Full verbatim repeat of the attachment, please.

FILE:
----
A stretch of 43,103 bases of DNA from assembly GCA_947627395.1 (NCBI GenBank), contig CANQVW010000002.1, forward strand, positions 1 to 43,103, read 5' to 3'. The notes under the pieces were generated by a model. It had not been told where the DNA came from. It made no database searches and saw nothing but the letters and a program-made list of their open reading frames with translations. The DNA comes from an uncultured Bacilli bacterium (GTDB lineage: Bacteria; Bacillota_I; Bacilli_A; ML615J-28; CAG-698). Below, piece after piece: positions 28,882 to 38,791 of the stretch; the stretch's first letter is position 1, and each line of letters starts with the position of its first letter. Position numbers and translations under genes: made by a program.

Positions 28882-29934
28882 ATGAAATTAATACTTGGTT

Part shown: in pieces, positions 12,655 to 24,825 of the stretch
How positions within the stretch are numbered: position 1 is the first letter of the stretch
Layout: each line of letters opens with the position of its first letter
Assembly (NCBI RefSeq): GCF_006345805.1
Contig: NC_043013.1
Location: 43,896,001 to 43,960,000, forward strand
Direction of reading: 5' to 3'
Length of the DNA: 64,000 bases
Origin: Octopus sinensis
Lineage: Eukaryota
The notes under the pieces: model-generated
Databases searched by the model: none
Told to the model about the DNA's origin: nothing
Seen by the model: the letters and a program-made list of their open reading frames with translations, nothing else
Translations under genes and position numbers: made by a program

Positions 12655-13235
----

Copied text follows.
A stretch of 43,103 bases of DNA from assembly GCA_947627395.1 (NCBI GenBank), contig CANQVW010000002.1, forward strand, positions 1 to 43,103, read 5' to 3'. The notes under the pieces were generated by a model. It had not been told where the DNA came from. It made no database searches and saw nothing but the letters and a program-made list of their open reading frames with translations. The DNA comes from an uncultured Bacilli bacterium (GTDB lineage: Bacteria; Bacillota_I; Bacilli_A; ML615J-28; CAG-698). Below, piece after piece: positions 28,882 to 38,791 of the stretch; the stretch's first letter is position 1, and each line of letters starts with the position of its first letter. Position numbers and translations under genes: made by a program.

Positions 28882-29934
28882 ATGAAATTAATACTTGGTT

Part shown: in pieces, positions 12,655 to 24,825 of the stretch
How positions within the stretch are numbered: position 1 is the first letter of the stretch
Layout: each line of letters opens with the position of its first letter
Assembly (NCBI RefSeq): GCF_006345805.1
Contig: NC_043013.1
Location: 43,896,001 to 43,960,000, forward strand
Direction of reading: 5' to 3'
Length of the DNA: 64,000 bases
Origin: Octopus sinensis
Lineage: Eukaryota
The notes under the pieces: model-generated
Databases searched by the model: none
Told to the model about the DNA's origin: nothing
Seen by the model: the letters and a program-made list of their open reading frames with translations, nothing else
Translations under genes and position numbers: made by a program

Positions 12655-13235